How do schools influence the emotional and behavioural health of their pupils? A multi-level analysis of 135 schools in the Born in Bradford inner city multi-ethnic birth cohort

Publication authors

Dan Lewer, Simon Gilbody, Gemma Lewis, Joseph Pryce, Gillian Santorelli, Ruth Wadman, Aidan Watmuff & John Wright



To estimate variation in emotional and behavioural problems between primary schools in Bradford, an ethnically diverse and relatively deprived city in the UK.


We did a cross-sectional analysis of data collected from 2017 to 2021 as part of the ‘Born In Bradford’ birth cohort study. We used multilevel linear regression in which the dependent variable was the Strengths and Difficulties Questionnaire (SDQ) total score, with a random intercept for schools. We adjusted for pupil-level characteristics including age, ethnicity, socioeconomic status, and parental mental health.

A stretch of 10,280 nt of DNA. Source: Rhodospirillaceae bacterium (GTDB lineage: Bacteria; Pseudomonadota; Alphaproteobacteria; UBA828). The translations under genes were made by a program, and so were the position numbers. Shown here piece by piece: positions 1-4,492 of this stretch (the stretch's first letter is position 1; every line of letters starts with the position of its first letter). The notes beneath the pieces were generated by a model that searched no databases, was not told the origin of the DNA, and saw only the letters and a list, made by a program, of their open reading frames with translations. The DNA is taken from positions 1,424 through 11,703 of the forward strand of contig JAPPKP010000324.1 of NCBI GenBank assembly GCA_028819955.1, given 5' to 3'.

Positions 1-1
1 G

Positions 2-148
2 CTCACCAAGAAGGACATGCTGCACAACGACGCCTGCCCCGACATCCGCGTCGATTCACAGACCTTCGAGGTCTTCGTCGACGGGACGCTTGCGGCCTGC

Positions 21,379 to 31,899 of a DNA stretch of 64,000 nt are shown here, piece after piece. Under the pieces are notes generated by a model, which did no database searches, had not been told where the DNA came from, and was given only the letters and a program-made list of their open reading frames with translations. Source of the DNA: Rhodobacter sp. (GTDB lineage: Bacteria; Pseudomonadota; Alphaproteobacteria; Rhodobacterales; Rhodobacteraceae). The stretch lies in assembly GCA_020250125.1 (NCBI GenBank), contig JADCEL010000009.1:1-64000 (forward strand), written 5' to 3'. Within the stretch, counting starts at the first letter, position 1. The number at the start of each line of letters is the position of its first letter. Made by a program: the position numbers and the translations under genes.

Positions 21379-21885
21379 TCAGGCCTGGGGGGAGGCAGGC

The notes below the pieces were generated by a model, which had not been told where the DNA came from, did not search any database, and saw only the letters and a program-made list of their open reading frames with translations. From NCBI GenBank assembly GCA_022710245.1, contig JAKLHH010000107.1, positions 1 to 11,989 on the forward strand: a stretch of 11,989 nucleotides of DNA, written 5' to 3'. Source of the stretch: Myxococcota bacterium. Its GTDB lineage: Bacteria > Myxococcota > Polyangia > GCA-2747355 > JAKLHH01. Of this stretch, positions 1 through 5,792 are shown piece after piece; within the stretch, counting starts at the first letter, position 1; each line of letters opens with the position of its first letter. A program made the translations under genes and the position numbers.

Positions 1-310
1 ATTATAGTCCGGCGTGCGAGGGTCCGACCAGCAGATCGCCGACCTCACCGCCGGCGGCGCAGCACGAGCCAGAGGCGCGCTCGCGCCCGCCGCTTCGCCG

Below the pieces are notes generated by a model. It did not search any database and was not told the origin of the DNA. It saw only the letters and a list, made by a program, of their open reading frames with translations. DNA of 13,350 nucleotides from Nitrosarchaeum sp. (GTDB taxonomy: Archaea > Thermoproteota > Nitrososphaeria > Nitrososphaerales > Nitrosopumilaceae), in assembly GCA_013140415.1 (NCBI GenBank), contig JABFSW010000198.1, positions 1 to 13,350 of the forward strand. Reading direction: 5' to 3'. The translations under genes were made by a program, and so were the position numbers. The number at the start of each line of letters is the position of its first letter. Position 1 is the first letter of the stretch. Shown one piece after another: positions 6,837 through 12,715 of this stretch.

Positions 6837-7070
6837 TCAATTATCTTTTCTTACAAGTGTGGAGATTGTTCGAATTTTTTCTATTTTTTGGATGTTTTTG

The study included 5,036 participants from 135 schools. Participants were aged 7–11 years and 56% were of Pakistani heritage. The mean SDQ score was 8.84 out of a maximum 40. We estimated that the standard deviation in school-level scores was 1.41 (95% CI 1.11–1.74) and 5.49% (95% CI 3.19–9.37%) of variation was explained at school level. After adjusting for pupil characteristics, the standard deviation of school-level scores was 1.04 (95% CI 0.76–1.32) and 3.51% (95% CI 1.75–6.18%) of variation was explained at school level. Simulation suggested that a primary school with 396 pupils at the middle of the distribution has 63 pupils (95% CI 49–78) with a ‘raised’ SDQ score of 15 + /40; and shifting a school from the lower to the upper quartile would prevent 26 cases (95% CI 5–46).


The prevalence of emotional and behavioural problems varies between schools. This is partially explained by pupil characteristics; though residual variation in adjusted scores may suggest that schools have a differential impact on mental wellbeing.